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Feb. 23, 2012
By Scott Traweek, GoPSUsports.com Student Staff Writer
UNIVERSITY PARK, Pa. - Ever since losing senior closer Ryan Ignas to Tommy John surgery in the final month of last season, Penn State has been searching for someone to step up and fill the crucial vacancy at the end of the bullpen. Now, after Sunday's comeback-win against Cincinnati, the Nittany Lions may have found their answer.
Joe Kurrasch, a junior transfer out of the University of California, entered the game in the seventh inning with Penn State trailing 3-2 and proceeded to shut down the Bearcat offense, allowing no runs and a mere two hits during the three-inning stretch. The Nittany Lions went on to score three runs in the eighth inning and emerged victorious by a final count of 5-3. It was the junior lefthander's first official outing since joining the squad in 2011 and the clutch performance was just what he had been hoping for.
"It was really good for my confidence just getting out there and facing live hitters," said Kurrasch. "Getting in that real game situation, it was really good for my confidence going forward."
The closer is arguably one of the most important pieces of a well-rounded bullpen. It is his job to enter the game in a tight situation and hold a one-run lead or keep his team in the game when they are behind. There is no room for error. He needs to be calm and collected under pressure, and he needs to be lights out. Kurrasch demonstrated each and every one of these abilities in Sunday's game and he believes he is prepared to assume the position.
"It's the role that the coaches gave me and they have confidence in me," said Kurrasch. "It's a big responsibility and, moving forward, just have that be my motivation to go out there and make sure to shut the game down."
Kurrasch has a wide variety of pitches in his arsenal including a two- and four-seam fastball, a change up, a curveball, and a slider. He likes to freeze hitters with his off-speed pitches, but when the game is on the line he goes to his overpowering two-seam fastball.
"I'm very confident in my fastball," said Kurrasch. "I think I can beat a lot of guys with it, so if it's in a tough situation I think that would be the go-to. Just a good, well-placed fastball."
Growing up, Kurrasch was inspired by two different, but talented Major League pitchers. The first was none other than former New York Yankees starter and five-time World Series Champion, Andy Pettitte.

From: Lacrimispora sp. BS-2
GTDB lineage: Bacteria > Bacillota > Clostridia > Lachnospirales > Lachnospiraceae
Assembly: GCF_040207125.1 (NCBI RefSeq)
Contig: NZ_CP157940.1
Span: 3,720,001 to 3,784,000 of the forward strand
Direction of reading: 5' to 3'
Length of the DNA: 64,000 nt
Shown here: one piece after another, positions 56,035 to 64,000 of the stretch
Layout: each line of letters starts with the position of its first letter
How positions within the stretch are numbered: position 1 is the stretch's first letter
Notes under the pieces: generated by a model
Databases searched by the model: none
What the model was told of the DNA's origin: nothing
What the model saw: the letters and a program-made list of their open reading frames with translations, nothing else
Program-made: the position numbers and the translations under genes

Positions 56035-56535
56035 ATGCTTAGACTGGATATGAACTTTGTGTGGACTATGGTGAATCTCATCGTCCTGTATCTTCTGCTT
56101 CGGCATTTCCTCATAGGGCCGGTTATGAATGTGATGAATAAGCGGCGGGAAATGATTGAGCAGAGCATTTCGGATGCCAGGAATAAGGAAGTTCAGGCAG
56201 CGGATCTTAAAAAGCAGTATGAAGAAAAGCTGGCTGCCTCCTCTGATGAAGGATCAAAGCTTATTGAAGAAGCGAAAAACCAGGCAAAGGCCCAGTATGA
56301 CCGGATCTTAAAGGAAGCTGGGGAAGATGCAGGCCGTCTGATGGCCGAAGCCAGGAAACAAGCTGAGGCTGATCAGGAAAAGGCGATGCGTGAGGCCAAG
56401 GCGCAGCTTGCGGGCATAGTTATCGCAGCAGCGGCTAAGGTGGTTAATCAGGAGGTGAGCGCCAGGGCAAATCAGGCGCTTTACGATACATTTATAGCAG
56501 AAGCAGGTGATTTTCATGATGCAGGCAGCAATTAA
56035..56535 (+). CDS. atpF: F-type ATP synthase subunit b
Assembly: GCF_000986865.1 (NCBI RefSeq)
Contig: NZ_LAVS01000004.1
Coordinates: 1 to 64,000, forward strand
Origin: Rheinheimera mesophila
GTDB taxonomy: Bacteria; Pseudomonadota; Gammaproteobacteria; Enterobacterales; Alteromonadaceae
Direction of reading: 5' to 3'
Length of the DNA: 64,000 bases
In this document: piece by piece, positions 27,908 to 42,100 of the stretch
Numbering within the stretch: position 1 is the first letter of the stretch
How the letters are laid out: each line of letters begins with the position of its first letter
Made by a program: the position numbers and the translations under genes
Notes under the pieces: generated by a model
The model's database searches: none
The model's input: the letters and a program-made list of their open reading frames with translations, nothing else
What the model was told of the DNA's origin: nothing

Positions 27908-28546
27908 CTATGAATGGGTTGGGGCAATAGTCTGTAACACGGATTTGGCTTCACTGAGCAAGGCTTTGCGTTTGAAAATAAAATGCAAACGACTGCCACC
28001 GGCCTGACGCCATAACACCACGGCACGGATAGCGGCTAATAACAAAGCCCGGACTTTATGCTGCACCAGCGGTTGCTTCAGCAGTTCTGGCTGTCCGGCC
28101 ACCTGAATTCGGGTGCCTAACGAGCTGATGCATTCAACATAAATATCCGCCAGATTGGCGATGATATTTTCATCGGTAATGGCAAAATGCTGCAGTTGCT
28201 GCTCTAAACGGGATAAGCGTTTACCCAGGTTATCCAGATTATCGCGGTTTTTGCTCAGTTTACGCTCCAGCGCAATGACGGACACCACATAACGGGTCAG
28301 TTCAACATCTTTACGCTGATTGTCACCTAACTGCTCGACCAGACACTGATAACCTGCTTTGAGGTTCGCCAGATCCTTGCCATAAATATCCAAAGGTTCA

"Growing up, I always looked at Andy Pettitte," recalled Kurrasch. "Just watching him and his mentality and his demeanor, so calm. I kind of took a lot from him growing up."
The second was San Francisco Giants' quirky, yet intense closer, Brian Wilson.
"When [Brian Wilson] gets out there, he's very confident in his stuff," said Kurrasch. "He knows what his job is and he takes his job very seriously, but he likes to have fun doing it, so I think he's a player that I look to for some inspiration."
Kurrasch suffered an injury during his freshman year at California, which led him to transfer to Penn State. He joined the team in 2011, but NCAA transfer rules required him to sit out last season. Nevertheless, Kurrasch didn't miss a beat. He spent the time he had off recuperating from his injury and preparing himself for when his opportunity presented itself.
"For me [the offseason] was really pushing myself physically to get myself in the right place to where my body can withstand a full season of throwing, get myself in the right place with regards to my health." said Kurrasch.
He chose Penn State because he was looking for a new experience. He sought the opportunity to become a better person and he was drawn by the unity and passion of the Nittany Lion faithful.
"I wanted to put myself in a place where I could develop myself as a person," said Kurrasch. "I wanted to go some place unique, some place different. It was really appealing to me to see the unity that was here and the pride behind Penn State."
Kurrasch is now a part of a diverse, but close-knit group of players who have a chemistry that he has never seen before. They are all different, yet they value what each teammate brings to the table. In the end, they all have the same goal in mind: to win.
"We have a very eclectic group of guys," remarked Kurrasch. "Which is great because it keeps things loose, it keeps things real. The diversity is essential... We have different personalities, but we have the same goal in mind."
The match is perfect. Penn State found a gifted closer and a great addition to the family and Kurrasch found a home away from home.
"The environment, the staff, the team, the people, Penn State--We Are Penn State--it's a great group to be associated with," said Kurrasch. "State College as a whole is a great place and I'm proud to be here."